However, according to Rohr, the idea of a God who “doles out punishment” is unhealthy, cheap, and toxic. He does believe Jesus died, was buried, and was resurrected. However, he separates Jesus and Christ into two separate entities, with Jesus being nothing more than a “model and exemplar” of the human and divine united in one human body. And in Rohr’s view, Christ is a cosmic reality that is found “whenever the material and the divine co-exist—which is always and everywhere.” He implicitly denies the deity of Jesus. He writes: “We spent a great deal of time worshiping the messenger and trying to get other people to do the same… [Jesus] did ask us several times to follow him, and never once to worship him.” This “Cosmic Christ” is a New Age idea that Rohr is promoting as “Christian.”
Rohr also believes all religions share the same core truth and are all paths to truth (perennialism). He openly affirms panentheism, a view of the nature of God that teaches God is in all, all is in God, but God also transcends the world. This carries troubling implications for his view of the Trinity and the nature of Christ. He said: “The Universe is the body of God…yes, it’s the second person of the Trinity in material form.”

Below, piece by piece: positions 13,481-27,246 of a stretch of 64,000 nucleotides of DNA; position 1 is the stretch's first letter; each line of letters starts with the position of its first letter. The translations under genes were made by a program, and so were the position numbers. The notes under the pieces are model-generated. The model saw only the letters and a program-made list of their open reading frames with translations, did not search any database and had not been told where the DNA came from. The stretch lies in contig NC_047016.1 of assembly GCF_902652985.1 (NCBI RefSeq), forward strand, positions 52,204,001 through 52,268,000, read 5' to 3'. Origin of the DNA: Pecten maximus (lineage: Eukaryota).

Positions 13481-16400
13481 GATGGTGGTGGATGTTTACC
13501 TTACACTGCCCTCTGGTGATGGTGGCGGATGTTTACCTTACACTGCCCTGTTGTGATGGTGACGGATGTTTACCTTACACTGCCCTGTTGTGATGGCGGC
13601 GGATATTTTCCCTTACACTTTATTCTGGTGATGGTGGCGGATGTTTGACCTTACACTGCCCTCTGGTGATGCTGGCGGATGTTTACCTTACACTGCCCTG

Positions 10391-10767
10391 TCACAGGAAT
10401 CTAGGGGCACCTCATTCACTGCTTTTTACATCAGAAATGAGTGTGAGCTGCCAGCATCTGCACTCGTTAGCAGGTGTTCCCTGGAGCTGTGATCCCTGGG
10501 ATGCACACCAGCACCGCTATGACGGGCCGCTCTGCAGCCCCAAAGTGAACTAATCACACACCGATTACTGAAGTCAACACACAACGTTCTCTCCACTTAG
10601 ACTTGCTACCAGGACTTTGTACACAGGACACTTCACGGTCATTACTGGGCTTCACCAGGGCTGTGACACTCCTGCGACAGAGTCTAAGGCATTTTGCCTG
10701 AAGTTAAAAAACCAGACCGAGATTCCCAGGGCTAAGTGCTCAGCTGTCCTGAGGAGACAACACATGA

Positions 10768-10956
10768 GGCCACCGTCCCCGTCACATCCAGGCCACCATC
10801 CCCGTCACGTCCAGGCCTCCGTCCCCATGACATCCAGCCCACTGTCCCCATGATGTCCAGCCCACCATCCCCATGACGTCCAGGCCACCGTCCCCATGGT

He denies original sin, the atonement, the exclusivity of Christianity, and he has an unorthodox understanding of heaven and hell, and the literal second coming of Christ. Rohr’s views stand in stark contrast to the historic Christian view of the gospel.
Through his books and his highly popular teachings on the Enneagram, Richard Rohr is rapidly gaining influence in the Christian church. But church leaders would do well to be aware of what Rohr actually teaches about the Bible, the cross, and the gospel. Faithful Christians should avoid his teachings at all costs.
Recommended resources related to the topic:
Jesus, You and the Essentials of Christianity – Episode 14 Video DOWNLOAD by Frank Turek (DVD)
Alisa Childers is an American singer and songwriter, best known for being in the all-female Christian music group ZOEgirl. She has had a string of top ten radio singles, four studio releases, and received the Dove Award during her time with ZOEgirl. In later years, Alisa found her life-long faith deeply challenged when she started attending what would later identify as a Progressive Christian church. This challenge pushed Alisa toward Christian Apologetics. Today you can read, listen and watch Alisa’s work online as well as purchase her recently published book on Progressive Christianity titled Another Gospel.